(Red Peony Gambler, Showa 41)
People love giving their predictions on the outcomes of future events. From politics to sports, everyone has a theory as to who will come out on top. But isn't it strange that most football fans in Seattle claim the Seahawks will win the next Superbowl and that most Republicans claim that the next president will be a Republican? Most predictions are tied with subjectivity, egos, and cognitive dissonance. This is why you don't ask a guy from Boston his opinion on the outcome of the Red Sox vs. Yankees game.
If you want to know who's more likely to win, you must go to the people you can trust: gamblers. Only those who are putting their money down on a given prediction have skin in the game. Hence, they are the most likely to look at the situation from an objective viewpoint. For example, election betting brokers break the election down into real terms and use statistical data to derive probabilities.
Another group of gamblers who can give us better insight into the future is CME Group. When it comes to the economy, the bets get much better than presidential elections or sports. Thus, the models used by CME Group are even more sophisticated.
Today, we turn to the topic of FOMC meetings. These meetings have significant outcomes on banks, bonds, and the stock market in general as they determine whether interest rates rise or fall. In the past 7 to 8 years, nothing has happened:
That was until December of last year, when rates rose by 0.25%. And while many had expected rates to rise again early in 2016, the Fed held rates steady. An expected 4 rate raises has been cut to 2.
Now, investors are wondering if a rate raise is set for April. As I pointed out in my video on March 17, CME Group gave 1:8 odds in favor of no rate hike:
But those odds have since risen:
With rate hikes on the rise, we have an increasingly strong reason to add to our portfolio stocks that would profit from such an event.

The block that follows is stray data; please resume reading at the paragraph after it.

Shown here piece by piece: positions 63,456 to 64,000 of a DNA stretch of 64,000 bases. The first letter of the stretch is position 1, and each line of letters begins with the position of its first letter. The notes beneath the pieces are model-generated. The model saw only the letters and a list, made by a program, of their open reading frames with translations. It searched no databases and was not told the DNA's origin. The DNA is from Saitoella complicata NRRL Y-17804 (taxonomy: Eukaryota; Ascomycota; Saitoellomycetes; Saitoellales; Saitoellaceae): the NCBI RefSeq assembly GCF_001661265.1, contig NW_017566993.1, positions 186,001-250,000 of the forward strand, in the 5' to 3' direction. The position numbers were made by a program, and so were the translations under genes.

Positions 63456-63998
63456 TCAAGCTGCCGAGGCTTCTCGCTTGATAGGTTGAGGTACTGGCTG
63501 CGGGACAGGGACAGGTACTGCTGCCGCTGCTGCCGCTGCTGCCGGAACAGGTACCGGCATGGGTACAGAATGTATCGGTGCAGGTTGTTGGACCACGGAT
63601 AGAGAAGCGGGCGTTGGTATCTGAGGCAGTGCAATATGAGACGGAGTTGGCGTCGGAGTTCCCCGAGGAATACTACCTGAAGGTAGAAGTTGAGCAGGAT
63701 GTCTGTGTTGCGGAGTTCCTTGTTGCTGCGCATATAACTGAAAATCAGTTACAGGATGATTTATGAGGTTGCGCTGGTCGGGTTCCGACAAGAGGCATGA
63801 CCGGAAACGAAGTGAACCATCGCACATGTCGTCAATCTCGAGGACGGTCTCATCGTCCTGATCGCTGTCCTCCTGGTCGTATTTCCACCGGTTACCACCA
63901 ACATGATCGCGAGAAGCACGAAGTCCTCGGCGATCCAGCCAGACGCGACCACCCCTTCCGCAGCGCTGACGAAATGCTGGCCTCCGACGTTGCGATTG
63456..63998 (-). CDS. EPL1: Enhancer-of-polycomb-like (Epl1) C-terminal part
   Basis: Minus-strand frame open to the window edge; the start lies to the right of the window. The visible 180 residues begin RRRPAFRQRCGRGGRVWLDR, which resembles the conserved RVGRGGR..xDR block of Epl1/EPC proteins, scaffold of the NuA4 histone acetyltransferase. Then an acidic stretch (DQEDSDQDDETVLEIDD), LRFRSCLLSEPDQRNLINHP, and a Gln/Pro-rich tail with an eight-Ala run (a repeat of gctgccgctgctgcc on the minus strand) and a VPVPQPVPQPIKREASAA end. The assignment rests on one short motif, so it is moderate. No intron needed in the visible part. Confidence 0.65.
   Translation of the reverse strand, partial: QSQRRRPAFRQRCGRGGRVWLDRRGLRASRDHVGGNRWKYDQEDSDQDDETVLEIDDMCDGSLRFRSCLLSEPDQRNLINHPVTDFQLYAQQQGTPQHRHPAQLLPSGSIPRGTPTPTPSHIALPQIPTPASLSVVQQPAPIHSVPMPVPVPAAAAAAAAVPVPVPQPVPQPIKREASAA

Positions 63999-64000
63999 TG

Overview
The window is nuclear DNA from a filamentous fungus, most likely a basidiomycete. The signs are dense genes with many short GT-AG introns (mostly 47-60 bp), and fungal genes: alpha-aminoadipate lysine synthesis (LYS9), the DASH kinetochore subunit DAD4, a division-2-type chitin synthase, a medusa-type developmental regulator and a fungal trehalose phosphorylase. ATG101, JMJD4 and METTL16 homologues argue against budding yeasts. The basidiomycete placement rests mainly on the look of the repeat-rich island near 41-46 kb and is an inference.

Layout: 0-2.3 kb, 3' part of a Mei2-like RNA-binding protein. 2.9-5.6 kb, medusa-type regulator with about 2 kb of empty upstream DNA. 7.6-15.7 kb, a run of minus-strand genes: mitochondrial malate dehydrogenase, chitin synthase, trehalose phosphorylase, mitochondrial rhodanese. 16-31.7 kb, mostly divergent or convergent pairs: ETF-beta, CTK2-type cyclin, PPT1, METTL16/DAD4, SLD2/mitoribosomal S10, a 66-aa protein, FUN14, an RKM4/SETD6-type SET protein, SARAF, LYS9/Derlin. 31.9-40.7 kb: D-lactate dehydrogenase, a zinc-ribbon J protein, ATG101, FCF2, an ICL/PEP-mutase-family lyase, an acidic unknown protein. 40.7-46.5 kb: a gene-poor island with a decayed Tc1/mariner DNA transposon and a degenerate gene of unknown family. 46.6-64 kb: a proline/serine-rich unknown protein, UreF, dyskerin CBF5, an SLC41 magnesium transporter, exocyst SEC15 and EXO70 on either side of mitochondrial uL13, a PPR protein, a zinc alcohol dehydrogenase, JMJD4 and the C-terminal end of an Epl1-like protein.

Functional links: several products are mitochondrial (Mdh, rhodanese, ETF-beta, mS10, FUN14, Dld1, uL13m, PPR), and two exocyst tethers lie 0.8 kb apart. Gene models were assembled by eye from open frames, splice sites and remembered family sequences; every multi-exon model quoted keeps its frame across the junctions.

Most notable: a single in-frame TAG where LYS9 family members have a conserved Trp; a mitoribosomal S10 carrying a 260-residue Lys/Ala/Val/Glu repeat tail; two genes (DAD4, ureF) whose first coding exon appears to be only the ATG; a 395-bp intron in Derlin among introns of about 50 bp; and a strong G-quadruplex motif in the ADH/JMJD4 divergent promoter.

I've found that many industries have cyclical patterns around FOMC meetings, but I've yet to find one with a pattern as strongly consistent of that of the financial sector. Of course, banks are logically the most directly affected by FOMC meeting results. Banks make their money via interest, and rising interest rates from the Fed allows them to pass on higher interest rates on loans to their clients. Thus, increasing interest rates help banks' operating margins, and decreasing rates hurt banks' operating margins.
As for current interest rates, it's most likely status quo for at least the next month. This should be neutral news for banks, as they neither lose nor win from having rates held constant. However, the financial sector has actually been on the rise over the past month - a novelty for 2016 - spurring many an investor to look for an entry point into his bank of choice:
The point of this analysis is to help both new investors to the banking sector and to help long-time investors to find an optimal dollar cost averaging purchase point. I've written extensively about the financial sector, finding the majority of banks to be undervalued. I explain this as "wet feet" to get back into the stocks that suffered the most during the last market crash. The truth is that banks are now safer than ever, with stricter mortgage loan guidelines and more reserves. I pointed out the absurd reaction to banks becoming saferin this article on Bank of America (NYSE:BAC).
I still consider BAC to be the most undervalued of bank stock and recommend it as a long play in the financial sector:
But as we will see later, all bank stocks have the same reaction to FOMC meetings. So whether you fancyJPMorgan (NYSE:JPM),Citigroup (NYSE:C), or Goldman Sachs (NYSE:GS), the following facts can help you determine your entry point. This even works for the Financial Sector ETF (NYSEARCA:XLF).
Banks' Response to FOMC Meetings